Virginia’s ACLU and NAACP Team Up to Help Voters on Election Day

Affiliate: ACLU of Virginia
November 2, 2006 12:00 am

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Civil Rights Groups Launch Hotlines, Distribute “Voter Empowerment Cards”

RICHMOND, VA — The American Civil Liberties Union of Virginia and the Virginia State Conference of the NAACP announced today that they have launched two hotlines for voters who run into problems on Election Day. The groups are also distributing cards that inform Virginians of their rights at the polls, and have offered to provide legal assistance to voters whose rights are violated.

The state groups say they established their voter protection initiatives based on voting irregularities and violations in Virginia in recent years. Both groups objected to the posting of armed police officers at the polls in Chesterfield in 2004, and last year joined forces to put pressure on the Chesterfield registrar to count the votes of persons who had applied to register at the DMV but whose applications were not forwarded to the registrar.

The groups said that they routinely receive complaints from voters across the state who have been turned away from polling places because they do not have identification with them. However, under Virginia law, voters do not need to be carrying identification when they show up at the polls, although such voters may be asked to sign an affirmation of identity form.

The ACLU has also received complaints from voters who were sent home because they were wearing buttons or t-shirts with political messages. While Virginia election law prohibits “electioneering” in polling places, this refers only to attempts to persuade voters to take a stand for or against something currently on the ballot. Other social or political messages worn as clothing or an accessory should be allowed in polling places.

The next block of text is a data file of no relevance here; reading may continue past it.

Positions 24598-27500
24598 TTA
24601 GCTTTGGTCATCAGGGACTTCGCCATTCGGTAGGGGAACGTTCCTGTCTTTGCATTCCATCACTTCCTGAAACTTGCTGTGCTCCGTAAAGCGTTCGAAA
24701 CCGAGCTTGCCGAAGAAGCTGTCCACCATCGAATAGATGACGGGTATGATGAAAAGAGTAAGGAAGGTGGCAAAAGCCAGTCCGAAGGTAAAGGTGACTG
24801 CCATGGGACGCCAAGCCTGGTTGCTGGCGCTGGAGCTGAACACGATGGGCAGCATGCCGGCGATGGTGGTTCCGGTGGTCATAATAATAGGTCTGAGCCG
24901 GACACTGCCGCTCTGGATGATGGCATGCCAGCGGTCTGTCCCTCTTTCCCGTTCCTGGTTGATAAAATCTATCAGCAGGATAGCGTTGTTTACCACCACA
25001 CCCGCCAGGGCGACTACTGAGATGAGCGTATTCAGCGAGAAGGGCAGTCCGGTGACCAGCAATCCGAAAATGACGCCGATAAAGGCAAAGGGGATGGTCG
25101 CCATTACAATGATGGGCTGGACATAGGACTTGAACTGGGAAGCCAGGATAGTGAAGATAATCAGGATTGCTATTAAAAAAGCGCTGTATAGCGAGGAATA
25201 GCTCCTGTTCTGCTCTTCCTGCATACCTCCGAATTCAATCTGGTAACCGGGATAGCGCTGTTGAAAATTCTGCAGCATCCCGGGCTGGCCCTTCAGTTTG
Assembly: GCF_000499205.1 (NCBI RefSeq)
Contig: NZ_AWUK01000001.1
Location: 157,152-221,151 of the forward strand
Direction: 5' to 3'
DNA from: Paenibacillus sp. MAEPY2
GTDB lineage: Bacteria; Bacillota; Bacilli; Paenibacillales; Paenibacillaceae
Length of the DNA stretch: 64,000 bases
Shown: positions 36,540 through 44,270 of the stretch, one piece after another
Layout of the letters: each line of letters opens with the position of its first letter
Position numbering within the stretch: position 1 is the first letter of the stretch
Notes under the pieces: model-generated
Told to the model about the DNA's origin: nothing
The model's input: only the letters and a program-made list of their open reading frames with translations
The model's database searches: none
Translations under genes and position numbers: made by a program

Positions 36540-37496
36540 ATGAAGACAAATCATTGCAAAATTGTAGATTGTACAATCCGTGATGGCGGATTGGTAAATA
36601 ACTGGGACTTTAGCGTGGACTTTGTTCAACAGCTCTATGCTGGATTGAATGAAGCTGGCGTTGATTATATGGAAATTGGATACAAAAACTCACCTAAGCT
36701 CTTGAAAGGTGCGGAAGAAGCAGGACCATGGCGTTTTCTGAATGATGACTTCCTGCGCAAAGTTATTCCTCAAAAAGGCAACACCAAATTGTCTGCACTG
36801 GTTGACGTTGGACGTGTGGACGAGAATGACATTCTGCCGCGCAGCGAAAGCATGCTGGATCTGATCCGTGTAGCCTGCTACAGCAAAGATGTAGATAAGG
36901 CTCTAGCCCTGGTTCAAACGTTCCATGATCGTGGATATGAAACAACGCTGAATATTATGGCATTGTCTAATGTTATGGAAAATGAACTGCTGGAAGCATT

Voters are sometimes turned away because their names do not appear on the voter registration rolls. But the groups note that every voter has a right to cast a provisional ballot on Election Day even if his or her name is not on the voter rolls. It will later be determined whether they were properly registered. If it turns out the registration glitch was the fault of the state, then the vote will be counted.

The double-sided, pocket-sized “voter empowerment” cards being distributed by the groups inform voters of these and other rights under Virginia law. The hotlines will enable voters to contact someone at the NAACP or the ACLU on Election Day if they feel they have been illegally denied the right to vote. The NAACP hotline number is (804) 321-5678. The ACLU number is (804) 644-8080.

The national ACLU Voting Rights Project will also maintain a toll-free hotline on Election Day. Voters are encouraged to report any voting irregularities or complaints to 1-877-523-2792, from 6 a.m. to 11 p.m. EST.

For more information on the national ACLU efforts, go to

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